Spontaneous Shrines

"We who build shrines and construct public altars or parade with photographs of the deceased will not allow you to write off victims as regrettable statistics…They are, I believe, the voice of the people." –Jack Santino

Sacred space or public place?

MOJAVE DESERT: Replacement cross removed from rock

Morongo Bill’s Back Porch/Contributed Image
A new cross has been placed at the embattled Mojave Cross site.



dbegley@pe.com; rdeatley@pe.com

Published: 15 November 2011 10:56 AM

Federal rangers on Tuesday removed a cross erected on Sunrise Rock in the Mojave Desert east of Baker, the same location where an earlier cross was taken down in a legal battle over whether a religious symbol should be allowed on public land.

Bill McDonald, who blogs about Mojave issues under the name Morongo Bill, said he spotted the cross Monday as he was preparing to take a hike that begins about 100 yards from Sunrise Rock. The spot is about 10 miles south of Interstate 15 near Cima Road.

“I actually parked at the Teutonia Peak trailhead,” McDonald said, “and I looked and thought, ‘Holy —-, there is a cross there!’”

In compliance with a court order that led to the removal of the original Mojave Cross – placed on the rock in 1934 to honor soldiers who died in World War I – the replacement will be removed, said Linda Slater, spokeswoman for the Mojave National Preserve, which is managed by the National Park Service.

 Slater said park service police will investigate who erected the replacement cross and decide whether a crime was committed.

“You can’t go putting things up in national parks,” Slater said.

The new cross, along with one removed from Sunrise Rock last year, will be stored as evidence at a park service building in Barstow. Officials are keeping the items until a resolution is reached in a lawsuit filed by the American Civil Liberties Union. The ACLU sued in 2001 on behalf of Frank Buono, a former assistant superintendent at the Mojave National Preserve who claimed the cross was a governmental endorsement of religion.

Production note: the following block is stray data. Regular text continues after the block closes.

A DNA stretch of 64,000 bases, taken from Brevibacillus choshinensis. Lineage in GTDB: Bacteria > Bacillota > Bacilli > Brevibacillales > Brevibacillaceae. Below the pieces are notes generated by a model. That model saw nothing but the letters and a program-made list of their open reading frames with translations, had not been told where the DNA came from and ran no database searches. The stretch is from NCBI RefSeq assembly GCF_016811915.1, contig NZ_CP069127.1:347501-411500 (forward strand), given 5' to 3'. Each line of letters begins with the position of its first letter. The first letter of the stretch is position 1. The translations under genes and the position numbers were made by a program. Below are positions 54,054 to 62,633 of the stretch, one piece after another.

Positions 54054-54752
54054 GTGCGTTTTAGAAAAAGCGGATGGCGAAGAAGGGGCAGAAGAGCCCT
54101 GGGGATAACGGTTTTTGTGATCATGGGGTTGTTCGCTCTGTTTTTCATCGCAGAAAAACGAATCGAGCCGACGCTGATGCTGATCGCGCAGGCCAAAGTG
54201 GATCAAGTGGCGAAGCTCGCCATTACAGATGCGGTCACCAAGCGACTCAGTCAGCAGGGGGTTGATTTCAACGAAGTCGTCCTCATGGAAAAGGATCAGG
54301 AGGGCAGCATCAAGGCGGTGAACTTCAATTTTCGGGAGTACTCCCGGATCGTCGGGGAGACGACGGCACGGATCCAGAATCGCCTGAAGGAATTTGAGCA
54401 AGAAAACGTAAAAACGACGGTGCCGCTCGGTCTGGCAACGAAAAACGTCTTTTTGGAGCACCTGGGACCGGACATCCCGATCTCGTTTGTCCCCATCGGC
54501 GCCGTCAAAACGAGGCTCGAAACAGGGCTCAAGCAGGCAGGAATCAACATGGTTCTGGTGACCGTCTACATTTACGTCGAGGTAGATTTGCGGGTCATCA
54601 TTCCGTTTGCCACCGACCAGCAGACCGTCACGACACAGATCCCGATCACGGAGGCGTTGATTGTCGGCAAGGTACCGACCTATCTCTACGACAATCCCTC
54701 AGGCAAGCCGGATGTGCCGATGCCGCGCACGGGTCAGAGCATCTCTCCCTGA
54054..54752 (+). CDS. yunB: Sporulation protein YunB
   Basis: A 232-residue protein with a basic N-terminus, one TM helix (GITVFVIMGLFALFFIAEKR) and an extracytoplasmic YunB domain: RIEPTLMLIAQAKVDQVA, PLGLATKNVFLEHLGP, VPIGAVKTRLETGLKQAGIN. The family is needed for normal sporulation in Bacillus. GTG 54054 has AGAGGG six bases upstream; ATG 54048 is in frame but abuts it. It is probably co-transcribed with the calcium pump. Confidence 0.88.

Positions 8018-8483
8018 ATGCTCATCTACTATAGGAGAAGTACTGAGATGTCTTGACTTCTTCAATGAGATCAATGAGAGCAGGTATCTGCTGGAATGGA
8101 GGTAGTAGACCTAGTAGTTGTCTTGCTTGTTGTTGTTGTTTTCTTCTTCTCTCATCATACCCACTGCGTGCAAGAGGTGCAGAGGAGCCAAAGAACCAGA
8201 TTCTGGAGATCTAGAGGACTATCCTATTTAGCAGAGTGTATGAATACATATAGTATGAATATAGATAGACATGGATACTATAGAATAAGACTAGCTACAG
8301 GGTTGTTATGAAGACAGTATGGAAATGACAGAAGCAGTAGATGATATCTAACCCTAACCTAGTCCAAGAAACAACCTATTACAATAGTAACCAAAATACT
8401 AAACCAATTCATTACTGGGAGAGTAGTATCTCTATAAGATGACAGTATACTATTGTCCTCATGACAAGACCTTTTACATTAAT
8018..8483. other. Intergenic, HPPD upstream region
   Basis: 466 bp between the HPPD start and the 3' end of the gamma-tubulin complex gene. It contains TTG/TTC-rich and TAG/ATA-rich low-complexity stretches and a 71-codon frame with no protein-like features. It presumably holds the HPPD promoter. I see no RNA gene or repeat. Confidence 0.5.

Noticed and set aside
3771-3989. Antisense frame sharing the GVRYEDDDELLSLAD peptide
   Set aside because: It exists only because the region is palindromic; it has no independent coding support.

Cross proponents say the memorial is meant not as a religious symbol but as a memorial to those who gave their lives for the country.

Under a 2004 land swap engineered by Rep. Jerry Lewis, R-Redlands, a single acre of land on which the cross long stood would become property of the Veterans for Foreign Wars. In return, five acres of privately held land elsewhere in the Mojave preserve would be donated to the government.

In 2007, the 9th U.S. Circuit Court of Appeals ruled that the land swap didn’t solve the problem, concluding that merely “carving out a tiny parcel of property in the midst of this vast preserve – like a donut hole with the cross atop it – will do nothing to minimize the impermissible governmental endorsement” of a religious symbol.

In a 5-4 decision, the U.S. Supreme Court overturned that ruling last year.

“Although certainly a Christian symbol, the cross was not emplaced on Sunrise Rock to promote a Christian message,” Justice Anthony Kennedy wrote in the lead opinion.

The Department of Justice and ACLU are attempting to negotiate a settlement, said Justice Department spokesman Wyn Hornbuckle. U.S. District Judge Robert J. Timlin on Tuesday granted a 90-day extension to settle the matter by February.